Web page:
It’s a pretty good chance that your construction project is going to encounter changes, and that you are familiar with the change order (CO) process, but on the odd occasion a change directive (CD) may be required. Do you know the difference? Test your knowledge – which of the following statements below are true?
A Change Directive…
- is issued by the owner
- does not need the contractor‘s agreement to proceed
- price can be determined by the consultant in event of a disagreement
- all of the above
The familiar procedure for a change in work, for example, “Add a new window,” is:
- Consultant drafts a proposed change order.
- Contractor provides a quote.
- Owner/ consultant/ contractor all agree to the change and price.
- Change is made and the value of the approved change order is claimed on the next progress claim.
However, there may be times when the owner needs a change made but can’t wait for the contractor to provide a price, or the value of a change cannot be determined until after the work is performed. It is at these times that a change directive (CD) can be issued by the owner through the consultant.
The key difference between a CO and CD is that the CO is issued by the consultant and requires agreement by all three parties (consultant, owner, and contractor) but the CD is issued by the owner and only requires his agreement.
Let’s start with some interesting trivia from the AIA – Official Guide to AIA Contract Documents. The change directive (CD) was first introduced in 1987 (it doesn’t seem that long ago). Before this time, a field order would be issued by the consultant which was not signed by the owner. It was felt that without the owners’ approval there was inadequate assurance for the contractor that it would be accepted once time came for payment leading to the creation of the change directive (CD).
Today the Canadian Construction Documents Committee (CCDC) defines change directive as (AIA has a similar definition):
A change directive is a written instruction prepared by the consultant and signed by the owner directing the contractor to proceed with a change in the work within the general scope of the contract documents prior to the owner and the contractor agreeing upon adjustments in the contract price and the contract time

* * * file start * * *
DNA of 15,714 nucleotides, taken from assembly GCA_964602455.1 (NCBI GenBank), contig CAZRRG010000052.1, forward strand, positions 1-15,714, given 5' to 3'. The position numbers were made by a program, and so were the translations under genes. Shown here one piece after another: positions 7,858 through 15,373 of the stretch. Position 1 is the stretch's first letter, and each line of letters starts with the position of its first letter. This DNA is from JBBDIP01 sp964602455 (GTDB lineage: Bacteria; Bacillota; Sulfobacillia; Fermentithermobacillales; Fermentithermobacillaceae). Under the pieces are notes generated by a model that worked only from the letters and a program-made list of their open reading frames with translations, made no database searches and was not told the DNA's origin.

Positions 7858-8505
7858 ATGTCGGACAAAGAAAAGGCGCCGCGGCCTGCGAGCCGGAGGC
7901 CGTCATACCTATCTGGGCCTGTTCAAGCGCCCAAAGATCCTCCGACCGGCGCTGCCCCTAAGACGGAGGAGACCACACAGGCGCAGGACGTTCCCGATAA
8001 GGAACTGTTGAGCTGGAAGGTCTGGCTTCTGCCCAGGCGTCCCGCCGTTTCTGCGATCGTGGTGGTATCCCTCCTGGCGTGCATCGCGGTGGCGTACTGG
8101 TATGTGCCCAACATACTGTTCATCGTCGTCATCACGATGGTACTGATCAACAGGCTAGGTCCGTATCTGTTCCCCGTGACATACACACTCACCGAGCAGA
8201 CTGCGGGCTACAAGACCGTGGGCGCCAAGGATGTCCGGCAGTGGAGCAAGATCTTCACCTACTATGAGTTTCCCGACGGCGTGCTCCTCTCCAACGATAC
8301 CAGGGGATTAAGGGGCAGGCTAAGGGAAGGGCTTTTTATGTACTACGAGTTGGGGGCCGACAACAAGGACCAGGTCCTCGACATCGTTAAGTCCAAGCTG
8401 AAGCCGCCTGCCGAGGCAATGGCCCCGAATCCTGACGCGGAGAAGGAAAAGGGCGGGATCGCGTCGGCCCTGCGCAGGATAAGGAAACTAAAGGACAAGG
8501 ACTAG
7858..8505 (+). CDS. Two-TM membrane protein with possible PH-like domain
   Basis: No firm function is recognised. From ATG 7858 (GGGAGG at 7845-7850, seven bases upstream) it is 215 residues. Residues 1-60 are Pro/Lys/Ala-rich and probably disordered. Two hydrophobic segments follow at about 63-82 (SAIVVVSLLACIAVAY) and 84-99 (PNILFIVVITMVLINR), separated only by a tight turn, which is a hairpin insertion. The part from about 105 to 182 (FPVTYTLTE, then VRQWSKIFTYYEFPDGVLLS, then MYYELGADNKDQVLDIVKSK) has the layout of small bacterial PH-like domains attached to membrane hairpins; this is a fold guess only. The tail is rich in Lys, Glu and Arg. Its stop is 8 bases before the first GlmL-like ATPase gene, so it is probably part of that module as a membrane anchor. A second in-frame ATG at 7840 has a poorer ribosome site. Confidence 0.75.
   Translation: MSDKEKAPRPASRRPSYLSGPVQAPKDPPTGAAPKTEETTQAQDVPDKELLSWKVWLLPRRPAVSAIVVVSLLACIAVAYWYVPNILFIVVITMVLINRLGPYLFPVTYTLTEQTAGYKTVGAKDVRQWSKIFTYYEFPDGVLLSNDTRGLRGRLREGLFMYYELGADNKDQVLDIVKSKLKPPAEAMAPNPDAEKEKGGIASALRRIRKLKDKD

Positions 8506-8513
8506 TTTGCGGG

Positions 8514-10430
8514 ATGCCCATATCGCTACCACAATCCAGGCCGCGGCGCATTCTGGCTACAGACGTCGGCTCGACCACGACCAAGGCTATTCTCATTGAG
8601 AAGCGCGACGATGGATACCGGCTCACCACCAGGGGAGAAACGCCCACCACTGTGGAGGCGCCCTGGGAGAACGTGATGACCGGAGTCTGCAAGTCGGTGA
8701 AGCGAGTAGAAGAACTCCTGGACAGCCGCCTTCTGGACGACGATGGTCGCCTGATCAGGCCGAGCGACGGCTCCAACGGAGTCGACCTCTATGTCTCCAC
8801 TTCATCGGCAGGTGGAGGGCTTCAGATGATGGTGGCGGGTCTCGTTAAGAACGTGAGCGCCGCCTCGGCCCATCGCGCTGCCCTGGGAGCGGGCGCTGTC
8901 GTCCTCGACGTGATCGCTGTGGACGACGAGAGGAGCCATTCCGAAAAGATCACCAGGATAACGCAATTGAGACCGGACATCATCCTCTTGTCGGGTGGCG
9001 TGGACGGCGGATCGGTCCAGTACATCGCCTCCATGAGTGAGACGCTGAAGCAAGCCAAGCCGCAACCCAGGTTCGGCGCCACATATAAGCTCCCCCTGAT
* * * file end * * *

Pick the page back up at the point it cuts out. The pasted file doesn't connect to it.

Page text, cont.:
A change directive at first glance seems straightforward, but a word of warning, they can lead to an unavoidable mine field of controversy if you’re not prepared or careful.
For example, this can be difficult if the owner is requesting the contractor make a change to the work without first knowing the effects on the price or time to the contractor and project. This can come back to haunt the owner with unforeseen costs, delay claims, etc. or it can seem like the owner is blindly giving the contractor a blank cheque for the contractor to complete the change.
On the other hand, some contractors believe that owners sometimes unfairly issue CDs. They believe that the owner uses a CD only because the normal change order process is exhausted and a price agreement cannot be arrived at, even when there is ample time for pricing and completion of the work.
A CD could force the contractor to do the work whether he wants to or not, with the risk of the contractor ending up stuck in mediation or arbitration to obtain payment. However, a CD does guarantee some cash flow to the contractor.
“Undisputed values are eligible to be included in progress payments until a final agreement can be reached and a change order issued to modify the contract,” CCDC.
For the consultant, a CD can be burdensome requiring unforeseen extra contract admin hours to resolve and obtain agreement between the contractor and owner (keeping in mind that COs can do the same). In addition, many contracts hold the consultant responsible for the final determination of CD cost. This can sometimes result in unexpected additional contract administration time, requiring the consultant to review, compare, and verify an exhaustive list of eligible expenditures permitted by the contract for a single CD. In the event that the contractor finds it impossible to accept the consultant’s determination, as mentioned the contractor’s next recourse is mediation and arbitration, which can further add to the consultant’s time commitment.
Another important consideration to keep in mind when dealing with CDs, from the definition above is the phrase, “within the general scope of the Contract Documents.” For example, if the project was tendered as an office interior renovation, a CD should not be issued for parking lot reconstruction and remediation of contaminated soils below if not originally included in the construction documents. If this happens, then you may hear the term cardinal change doctrine or abandonment if the project ends up in litigation where the court can determine that the work being requested in the CD was fundamentally different than what the original contract required, and therefore ruling it lawful for the contractor to abandon the contract and potentially award damages.
In conclusion, this blog post was not written to provide you with legal advice (or to scare you), but only to provide an opinion and to increase your awareness of the possible controversy that can arise when issuing a change directive. Be sure to do your homework ahead of time, read the contract and be prepared. Let us know what you think. We would be happy to hear from you with any comments, points you feel should be added, or your own take and experiences with change directives.
Answer to the Pop Quiz: 4) all of the above.